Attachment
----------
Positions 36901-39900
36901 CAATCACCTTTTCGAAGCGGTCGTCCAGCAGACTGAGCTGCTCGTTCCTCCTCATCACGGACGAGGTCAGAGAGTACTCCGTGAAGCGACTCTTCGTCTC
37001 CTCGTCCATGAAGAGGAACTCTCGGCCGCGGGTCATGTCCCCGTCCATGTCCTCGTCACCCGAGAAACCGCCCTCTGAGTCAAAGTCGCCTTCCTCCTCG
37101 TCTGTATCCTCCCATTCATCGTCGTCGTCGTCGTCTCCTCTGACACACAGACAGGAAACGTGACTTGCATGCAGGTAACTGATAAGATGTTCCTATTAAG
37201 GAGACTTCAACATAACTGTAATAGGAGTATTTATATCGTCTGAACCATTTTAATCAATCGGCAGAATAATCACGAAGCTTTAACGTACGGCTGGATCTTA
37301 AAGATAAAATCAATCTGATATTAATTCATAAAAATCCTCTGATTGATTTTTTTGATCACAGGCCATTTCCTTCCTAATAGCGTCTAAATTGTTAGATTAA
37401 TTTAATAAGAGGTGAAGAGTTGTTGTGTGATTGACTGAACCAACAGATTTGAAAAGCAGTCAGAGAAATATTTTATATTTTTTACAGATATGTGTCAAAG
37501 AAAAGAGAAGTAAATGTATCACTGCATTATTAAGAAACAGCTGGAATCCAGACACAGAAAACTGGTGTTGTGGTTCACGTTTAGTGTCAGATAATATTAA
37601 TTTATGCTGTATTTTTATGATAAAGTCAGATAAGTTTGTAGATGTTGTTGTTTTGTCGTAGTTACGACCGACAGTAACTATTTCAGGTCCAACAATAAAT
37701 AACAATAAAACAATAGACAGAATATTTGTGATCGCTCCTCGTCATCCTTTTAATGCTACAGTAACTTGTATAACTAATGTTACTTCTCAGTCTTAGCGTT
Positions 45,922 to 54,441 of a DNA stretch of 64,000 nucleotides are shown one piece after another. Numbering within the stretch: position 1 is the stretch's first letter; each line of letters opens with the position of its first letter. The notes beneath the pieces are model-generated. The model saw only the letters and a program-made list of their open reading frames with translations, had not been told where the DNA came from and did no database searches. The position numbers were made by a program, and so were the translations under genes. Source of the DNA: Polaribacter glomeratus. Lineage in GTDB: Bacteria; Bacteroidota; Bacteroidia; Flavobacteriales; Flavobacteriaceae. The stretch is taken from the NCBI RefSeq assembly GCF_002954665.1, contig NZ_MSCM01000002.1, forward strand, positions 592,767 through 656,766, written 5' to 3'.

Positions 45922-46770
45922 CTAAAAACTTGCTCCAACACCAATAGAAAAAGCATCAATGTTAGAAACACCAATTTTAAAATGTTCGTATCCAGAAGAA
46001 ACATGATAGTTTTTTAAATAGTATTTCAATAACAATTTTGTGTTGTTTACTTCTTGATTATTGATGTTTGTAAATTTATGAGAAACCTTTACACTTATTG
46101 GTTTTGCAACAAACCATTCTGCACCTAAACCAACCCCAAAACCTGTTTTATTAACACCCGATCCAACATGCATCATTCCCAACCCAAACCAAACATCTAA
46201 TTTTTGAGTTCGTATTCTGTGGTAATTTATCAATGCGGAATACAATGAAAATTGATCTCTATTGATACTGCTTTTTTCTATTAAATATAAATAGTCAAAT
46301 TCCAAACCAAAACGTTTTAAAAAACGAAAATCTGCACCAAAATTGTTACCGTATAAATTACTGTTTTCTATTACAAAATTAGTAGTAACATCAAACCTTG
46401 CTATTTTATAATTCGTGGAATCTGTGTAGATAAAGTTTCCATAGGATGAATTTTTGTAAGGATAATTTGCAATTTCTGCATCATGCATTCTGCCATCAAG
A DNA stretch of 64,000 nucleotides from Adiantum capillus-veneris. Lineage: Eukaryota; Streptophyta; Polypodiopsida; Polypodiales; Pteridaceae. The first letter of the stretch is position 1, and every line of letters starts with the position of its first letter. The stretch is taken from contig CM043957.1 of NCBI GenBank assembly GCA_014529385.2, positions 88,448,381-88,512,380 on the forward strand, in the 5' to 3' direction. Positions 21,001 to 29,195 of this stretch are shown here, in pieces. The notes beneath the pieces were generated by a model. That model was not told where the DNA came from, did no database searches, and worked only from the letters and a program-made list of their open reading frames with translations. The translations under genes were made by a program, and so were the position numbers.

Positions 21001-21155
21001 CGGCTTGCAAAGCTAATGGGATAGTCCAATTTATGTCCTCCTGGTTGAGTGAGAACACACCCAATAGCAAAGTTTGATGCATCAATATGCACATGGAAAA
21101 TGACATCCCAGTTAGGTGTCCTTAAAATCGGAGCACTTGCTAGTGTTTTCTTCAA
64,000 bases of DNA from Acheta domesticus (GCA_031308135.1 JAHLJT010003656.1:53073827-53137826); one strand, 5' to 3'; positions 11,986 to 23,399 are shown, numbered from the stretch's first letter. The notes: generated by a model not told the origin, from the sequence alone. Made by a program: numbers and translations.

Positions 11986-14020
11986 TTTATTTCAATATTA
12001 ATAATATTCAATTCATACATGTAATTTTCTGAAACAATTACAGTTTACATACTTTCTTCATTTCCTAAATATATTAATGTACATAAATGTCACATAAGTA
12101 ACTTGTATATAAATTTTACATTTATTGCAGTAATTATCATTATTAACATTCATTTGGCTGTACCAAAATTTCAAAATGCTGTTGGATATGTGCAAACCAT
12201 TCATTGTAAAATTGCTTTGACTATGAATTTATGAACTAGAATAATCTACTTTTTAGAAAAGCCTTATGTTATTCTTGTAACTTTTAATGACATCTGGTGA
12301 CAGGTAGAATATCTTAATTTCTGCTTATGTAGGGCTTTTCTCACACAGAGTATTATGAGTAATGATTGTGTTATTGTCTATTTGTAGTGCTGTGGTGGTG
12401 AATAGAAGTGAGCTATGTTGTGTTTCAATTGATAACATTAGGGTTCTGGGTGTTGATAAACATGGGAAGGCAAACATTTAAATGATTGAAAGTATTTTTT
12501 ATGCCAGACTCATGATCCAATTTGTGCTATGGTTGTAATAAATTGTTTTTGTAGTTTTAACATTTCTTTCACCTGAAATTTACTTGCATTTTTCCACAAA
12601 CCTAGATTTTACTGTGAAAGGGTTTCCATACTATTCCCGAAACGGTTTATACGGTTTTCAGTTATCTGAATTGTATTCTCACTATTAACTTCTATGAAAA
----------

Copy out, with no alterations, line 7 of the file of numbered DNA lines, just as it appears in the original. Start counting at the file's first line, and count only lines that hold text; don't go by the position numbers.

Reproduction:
37401 TTTAATAAGAGGTGAAGAGTTGTTGTGTGATTGACTGAACCAACAGATTTGAAAAGCAGTCAGAGAAATATTTTATATTTTTTACAGATATGTGTCAAAG